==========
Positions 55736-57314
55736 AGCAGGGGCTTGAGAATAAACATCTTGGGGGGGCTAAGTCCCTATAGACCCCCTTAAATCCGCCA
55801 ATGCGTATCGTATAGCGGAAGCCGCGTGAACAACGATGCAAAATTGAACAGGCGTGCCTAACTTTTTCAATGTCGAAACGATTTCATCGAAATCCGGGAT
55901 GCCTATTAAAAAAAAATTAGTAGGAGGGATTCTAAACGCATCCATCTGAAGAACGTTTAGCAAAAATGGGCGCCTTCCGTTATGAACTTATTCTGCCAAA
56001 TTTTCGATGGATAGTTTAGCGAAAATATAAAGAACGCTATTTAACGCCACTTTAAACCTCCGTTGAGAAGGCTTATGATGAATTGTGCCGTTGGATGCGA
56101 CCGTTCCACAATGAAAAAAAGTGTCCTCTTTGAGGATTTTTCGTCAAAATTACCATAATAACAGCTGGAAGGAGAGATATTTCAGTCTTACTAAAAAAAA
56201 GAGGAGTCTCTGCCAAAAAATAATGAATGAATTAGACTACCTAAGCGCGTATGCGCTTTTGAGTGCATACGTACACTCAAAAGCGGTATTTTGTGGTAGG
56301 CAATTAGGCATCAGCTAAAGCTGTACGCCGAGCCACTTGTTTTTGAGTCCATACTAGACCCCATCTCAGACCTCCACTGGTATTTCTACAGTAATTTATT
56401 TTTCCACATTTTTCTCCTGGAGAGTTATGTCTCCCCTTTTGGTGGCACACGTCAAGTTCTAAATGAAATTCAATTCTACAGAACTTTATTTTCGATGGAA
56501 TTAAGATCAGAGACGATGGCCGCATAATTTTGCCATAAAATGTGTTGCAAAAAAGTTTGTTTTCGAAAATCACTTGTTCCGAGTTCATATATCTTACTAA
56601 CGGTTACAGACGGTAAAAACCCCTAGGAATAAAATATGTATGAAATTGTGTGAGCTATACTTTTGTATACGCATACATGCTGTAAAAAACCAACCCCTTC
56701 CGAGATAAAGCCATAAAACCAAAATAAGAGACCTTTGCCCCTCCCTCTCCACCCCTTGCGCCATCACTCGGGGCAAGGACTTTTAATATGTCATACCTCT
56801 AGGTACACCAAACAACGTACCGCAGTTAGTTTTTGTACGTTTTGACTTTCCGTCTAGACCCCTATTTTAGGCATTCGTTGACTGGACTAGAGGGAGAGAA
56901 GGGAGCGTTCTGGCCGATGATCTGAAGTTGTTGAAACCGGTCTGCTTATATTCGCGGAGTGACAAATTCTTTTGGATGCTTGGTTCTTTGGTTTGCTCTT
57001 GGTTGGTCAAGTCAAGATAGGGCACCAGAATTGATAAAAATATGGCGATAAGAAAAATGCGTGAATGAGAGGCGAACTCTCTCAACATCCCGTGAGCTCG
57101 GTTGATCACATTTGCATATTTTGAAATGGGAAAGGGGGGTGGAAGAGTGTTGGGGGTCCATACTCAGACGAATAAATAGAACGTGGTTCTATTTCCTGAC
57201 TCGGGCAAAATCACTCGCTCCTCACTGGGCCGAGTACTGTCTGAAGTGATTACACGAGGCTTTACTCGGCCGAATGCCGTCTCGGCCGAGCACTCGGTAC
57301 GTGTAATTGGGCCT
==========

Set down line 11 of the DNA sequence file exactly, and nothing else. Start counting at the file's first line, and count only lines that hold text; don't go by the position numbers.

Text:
56601 CGGTTACAGACGGTAAAAACCCCTAGGAATAAAATATGTATGAAATTGTGTGAGCTATACTTTTGTATACGCATACATGCTGTAAAAAACCAACCCCTTC